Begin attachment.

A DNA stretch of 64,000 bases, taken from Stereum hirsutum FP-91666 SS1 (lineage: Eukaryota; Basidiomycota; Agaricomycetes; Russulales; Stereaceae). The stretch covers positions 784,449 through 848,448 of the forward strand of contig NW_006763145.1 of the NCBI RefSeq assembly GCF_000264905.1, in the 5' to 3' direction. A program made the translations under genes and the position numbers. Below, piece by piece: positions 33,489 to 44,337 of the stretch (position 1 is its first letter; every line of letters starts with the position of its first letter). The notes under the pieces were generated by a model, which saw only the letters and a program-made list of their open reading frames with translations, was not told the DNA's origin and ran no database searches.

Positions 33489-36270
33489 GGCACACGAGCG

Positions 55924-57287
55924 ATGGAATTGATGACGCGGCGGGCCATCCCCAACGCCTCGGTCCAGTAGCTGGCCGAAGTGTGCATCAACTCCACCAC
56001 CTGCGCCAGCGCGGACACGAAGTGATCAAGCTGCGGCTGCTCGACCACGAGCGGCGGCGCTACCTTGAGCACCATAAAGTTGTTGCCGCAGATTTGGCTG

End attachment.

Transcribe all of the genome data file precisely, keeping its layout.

A DNA stretch of 64,000 bases, taken from Stereum hirsutum FP-91666 SS1 (lineage: Eukaryota; Basidiomycota; Agaricomycetes; Russulales; Stereaceae). The stretch covers positions 784,449 through 848,448 of the forward strand of contig NW_006763145.1 of the NCBI RefSeq assembly GCF_000264905.1, in the 5' to 3' direction. A program made the translations under genes and the position numbers. Below, piece by piece: positions 33,489 to 44,337 of the stretch (position 1 is its first letter; every line of letters starts with the position of its first letter). The notes under the pieces were generated by a model, which saw only the letters and a program-made list of their open reading frames with translations, was not told the DNA's origin and ran no database searches.

Positions 33489-36270
33489 GGCACACGAGCG

Positions 55924-57287
55924 ATGGAATTGATGACGCGGCGGGCCATCCCCAACGCCTCGGTCCAGTAGCTGGCCGAAGTGTGCATCAACTCCACCAC
56001 CTGCGCCAGCGCGGACACGAAGTGATCAAGCTGCGGCTGCTCGACCACGAGCGGCGGCGCTACCTTGAGCACCATAAAGTTGTTGCCGCAGATTTGGCTG